Cost of Living in Nicaragua
When I was living in Nicaragua, I felt some things were inexpensive. For instance, renting a room or humble home. I rented one 2-br house, quite liveable, for 100 dollars a month including utilities. Some foods certainly cheap - bananas and oranges in season in local markets for instance. The cost of living is disproportionately higher for upscale items - high-end properties, cars, etc. Public transportation was always quite inexpensive, and bicycles were a dime a dozen (either used second hand bikes from the US or Guatemalan-made new bikes). But driving a vehicle was not cheap at all. Buying, registering, repairing, expensive gas, the need to pay regular traffic-cop bribes - this made driving a vehicle in Nicaragua more expensive than driving in the US. Some land could be purchased inexpensively, but land purchases in Nicaragua are so risky that they could often end up costing more than it originally appears and entitling one to fewer rights and less land that one expects originally - as for instance I alluded in another thread about a story on a confiscated property in Nicaragua.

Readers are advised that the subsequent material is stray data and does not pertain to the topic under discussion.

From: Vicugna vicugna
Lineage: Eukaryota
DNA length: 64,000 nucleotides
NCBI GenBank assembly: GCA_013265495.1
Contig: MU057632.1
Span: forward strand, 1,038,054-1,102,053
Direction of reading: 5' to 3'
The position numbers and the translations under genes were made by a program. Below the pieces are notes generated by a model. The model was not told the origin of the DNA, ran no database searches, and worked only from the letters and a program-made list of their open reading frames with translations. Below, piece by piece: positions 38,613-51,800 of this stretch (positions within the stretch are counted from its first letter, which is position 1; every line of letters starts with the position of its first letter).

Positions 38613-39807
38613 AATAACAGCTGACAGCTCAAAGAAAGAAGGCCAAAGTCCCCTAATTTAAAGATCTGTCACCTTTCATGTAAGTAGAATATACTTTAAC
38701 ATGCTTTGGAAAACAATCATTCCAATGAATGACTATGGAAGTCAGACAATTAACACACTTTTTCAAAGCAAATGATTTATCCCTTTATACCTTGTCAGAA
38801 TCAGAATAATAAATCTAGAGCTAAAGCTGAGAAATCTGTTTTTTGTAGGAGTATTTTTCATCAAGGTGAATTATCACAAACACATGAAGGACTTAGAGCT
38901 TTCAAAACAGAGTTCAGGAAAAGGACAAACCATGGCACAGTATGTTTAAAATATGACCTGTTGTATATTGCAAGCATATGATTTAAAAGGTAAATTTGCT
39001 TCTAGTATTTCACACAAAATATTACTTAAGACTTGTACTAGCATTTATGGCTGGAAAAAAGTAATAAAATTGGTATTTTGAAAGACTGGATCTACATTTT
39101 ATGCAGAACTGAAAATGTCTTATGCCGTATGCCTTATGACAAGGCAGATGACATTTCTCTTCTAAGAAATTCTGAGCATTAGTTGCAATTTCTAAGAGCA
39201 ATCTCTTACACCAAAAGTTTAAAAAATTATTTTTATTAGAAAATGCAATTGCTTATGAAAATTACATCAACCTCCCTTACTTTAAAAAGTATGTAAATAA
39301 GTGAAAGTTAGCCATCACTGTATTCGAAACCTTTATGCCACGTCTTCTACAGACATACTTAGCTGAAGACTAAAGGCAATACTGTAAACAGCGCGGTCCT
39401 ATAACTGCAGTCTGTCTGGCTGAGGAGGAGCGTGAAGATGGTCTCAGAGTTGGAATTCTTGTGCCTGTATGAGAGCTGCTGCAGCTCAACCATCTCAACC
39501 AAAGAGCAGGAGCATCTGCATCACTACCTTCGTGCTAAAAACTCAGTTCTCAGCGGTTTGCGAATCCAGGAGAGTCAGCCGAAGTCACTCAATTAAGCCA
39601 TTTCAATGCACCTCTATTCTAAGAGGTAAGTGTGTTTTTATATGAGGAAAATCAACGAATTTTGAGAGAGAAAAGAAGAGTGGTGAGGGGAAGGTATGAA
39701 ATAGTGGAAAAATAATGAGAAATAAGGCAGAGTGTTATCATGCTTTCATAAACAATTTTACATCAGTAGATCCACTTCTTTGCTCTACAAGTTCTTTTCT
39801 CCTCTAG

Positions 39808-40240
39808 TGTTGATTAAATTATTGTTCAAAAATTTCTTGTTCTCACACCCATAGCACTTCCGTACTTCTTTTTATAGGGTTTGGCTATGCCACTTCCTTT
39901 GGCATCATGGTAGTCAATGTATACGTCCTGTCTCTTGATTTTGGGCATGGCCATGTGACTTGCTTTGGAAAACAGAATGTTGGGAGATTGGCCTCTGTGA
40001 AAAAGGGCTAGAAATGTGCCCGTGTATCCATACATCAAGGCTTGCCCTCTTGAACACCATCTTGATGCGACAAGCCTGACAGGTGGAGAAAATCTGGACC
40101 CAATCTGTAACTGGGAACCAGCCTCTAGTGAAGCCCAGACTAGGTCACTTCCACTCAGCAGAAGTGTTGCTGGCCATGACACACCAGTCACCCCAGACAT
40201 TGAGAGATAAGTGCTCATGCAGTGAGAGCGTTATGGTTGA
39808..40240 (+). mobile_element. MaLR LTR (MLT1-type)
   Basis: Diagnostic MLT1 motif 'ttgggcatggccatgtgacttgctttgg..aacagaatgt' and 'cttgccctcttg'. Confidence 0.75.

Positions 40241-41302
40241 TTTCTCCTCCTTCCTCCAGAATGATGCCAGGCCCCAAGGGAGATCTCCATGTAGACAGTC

One other thing that makes Nicaragua deceptively expensive is that the utilities (water, electricity, roads) are so poorly maintained that a person who wants to have a semi-western lifestyle needs to have a backup water tank, generator, and fix the road himself. In the US (for instance) a person who has his house connected to the electricity grid doesn't need to have a backup generator; but in Nicaragua it's important - and to buy the generator will cost two to three times the price in the US.
Here is one new site listing wiki-style various prices in Nicaragua - the kinds of things that are always cheap - you might add to it if you like (no affiliation with this website) - http://wikicostofliving.org/index.php5?title=Nicaragua - or add by replying in this thread with your specific questions or experience.
Just how far does a cordoba go?